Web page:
People tend to under estimate the effect of speed on energy consumption. A general rule is to take the speed at which you get your rated range (call it 50 mph for a tesla), and use this formula to guesstimate the drop Range*50^2 / mph^2.

So at 80 mph, it's 324*(50*50)/(80*80) or 324 * 0.39. So you should get about 40% of your rated range.

Add on the fact that no one starts at 100% battery and no one drives until 0% battery (let's say you go from 90 to 15%)...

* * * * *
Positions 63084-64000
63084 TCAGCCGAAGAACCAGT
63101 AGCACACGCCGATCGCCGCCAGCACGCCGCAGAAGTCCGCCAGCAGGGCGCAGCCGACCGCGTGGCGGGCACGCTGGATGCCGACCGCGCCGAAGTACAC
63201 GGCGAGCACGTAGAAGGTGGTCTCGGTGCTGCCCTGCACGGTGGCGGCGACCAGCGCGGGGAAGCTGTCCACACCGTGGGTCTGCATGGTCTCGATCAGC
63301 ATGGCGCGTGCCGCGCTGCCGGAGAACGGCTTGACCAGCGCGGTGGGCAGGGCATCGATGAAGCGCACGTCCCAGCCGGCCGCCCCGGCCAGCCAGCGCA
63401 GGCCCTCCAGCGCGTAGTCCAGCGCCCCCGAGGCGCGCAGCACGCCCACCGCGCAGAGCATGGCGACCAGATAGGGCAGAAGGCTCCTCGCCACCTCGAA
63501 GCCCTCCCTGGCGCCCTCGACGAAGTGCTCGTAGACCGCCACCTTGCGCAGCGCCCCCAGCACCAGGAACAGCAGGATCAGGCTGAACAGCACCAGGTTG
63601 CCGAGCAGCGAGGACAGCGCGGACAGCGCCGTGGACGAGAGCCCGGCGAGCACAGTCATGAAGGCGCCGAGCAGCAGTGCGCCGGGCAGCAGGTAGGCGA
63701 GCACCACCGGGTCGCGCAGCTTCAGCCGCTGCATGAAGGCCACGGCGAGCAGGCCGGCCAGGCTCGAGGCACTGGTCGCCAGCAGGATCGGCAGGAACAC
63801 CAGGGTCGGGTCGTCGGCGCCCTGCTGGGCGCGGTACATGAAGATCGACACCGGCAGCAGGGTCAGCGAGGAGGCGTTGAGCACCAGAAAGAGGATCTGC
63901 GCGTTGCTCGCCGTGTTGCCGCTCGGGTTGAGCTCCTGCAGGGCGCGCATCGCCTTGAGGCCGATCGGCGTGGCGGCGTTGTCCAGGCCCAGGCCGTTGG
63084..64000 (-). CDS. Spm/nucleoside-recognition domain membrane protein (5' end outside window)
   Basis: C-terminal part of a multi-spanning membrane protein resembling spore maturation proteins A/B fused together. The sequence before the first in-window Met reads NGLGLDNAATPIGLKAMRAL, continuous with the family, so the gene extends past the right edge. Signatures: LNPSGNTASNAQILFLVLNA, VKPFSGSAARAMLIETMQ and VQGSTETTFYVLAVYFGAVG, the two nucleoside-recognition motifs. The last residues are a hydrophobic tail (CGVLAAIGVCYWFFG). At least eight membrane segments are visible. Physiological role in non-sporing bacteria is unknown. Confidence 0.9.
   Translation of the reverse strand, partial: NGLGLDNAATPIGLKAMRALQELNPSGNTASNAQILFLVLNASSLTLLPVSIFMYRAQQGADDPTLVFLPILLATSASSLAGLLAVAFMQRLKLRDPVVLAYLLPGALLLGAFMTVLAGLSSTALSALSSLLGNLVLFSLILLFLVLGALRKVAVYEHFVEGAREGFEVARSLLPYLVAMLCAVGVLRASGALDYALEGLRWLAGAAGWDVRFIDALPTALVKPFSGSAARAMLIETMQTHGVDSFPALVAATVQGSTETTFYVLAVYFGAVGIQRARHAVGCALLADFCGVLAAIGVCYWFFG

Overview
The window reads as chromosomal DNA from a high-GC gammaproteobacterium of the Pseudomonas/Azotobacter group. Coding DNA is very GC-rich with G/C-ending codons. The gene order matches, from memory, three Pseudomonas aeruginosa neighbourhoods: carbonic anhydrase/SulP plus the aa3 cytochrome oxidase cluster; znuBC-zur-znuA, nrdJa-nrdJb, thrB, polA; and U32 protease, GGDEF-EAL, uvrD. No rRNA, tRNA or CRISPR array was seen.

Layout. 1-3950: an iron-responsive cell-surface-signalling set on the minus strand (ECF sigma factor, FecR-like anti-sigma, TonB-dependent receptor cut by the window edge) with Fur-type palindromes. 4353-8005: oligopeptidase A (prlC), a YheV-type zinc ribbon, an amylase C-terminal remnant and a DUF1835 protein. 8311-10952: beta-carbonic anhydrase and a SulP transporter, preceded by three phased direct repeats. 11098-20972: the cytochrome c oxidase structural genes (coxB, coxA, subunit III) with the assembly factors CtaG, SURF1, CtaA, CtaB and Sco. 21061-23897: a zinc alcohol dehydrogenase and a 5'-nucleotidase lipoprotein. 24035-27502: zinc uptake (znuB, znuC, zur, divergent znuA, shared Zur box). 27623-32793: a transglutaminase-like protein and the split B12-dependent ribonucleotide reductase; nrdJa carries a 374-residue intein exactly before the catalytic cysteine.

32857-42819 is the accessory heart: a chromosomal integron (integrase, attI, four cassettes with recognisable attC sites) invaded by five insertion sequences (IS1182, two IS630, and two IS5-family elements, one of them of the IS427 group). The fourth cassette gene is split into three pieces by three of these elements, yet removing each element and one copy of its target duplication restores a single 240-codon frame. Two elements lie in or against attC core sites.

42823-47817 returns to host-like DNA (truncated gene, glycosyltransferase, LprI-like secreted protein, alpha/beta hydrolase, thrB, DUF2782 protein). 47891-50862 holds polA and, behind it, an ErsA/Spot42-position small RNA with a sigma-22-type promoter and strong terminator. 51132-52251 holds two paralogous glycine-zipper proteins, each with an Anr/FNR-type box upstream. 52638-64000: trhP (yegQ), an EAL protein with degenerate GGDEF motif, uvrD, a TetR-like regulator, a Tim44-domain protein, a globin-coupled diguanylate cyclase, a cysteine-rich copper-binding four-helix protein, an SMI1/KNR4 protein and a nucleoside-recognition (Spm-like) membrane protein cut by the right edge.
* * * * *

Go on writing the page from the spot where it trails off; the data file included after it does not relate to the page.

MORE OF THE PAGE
Now your real world range at 80 mph is 324*(0.90-0.15) * (50*50) / (80*80) = 243 * 0.39 = 95 miles.

This is true for any vehicle, but ICE engines are so inefficient in the first place, the 'loss' from a speed increase is not as noticeable.

For a Tesla, there is almost no other energy 'losses', so the wind resistance 'loss' is THE most important factor (the dang thing has like 6 moving parts!!)

Just wait until the Ford Lightning launces...300 miles of range my

[email protected]@! That parachute at 80 mph is probably going to get 80 miles of range!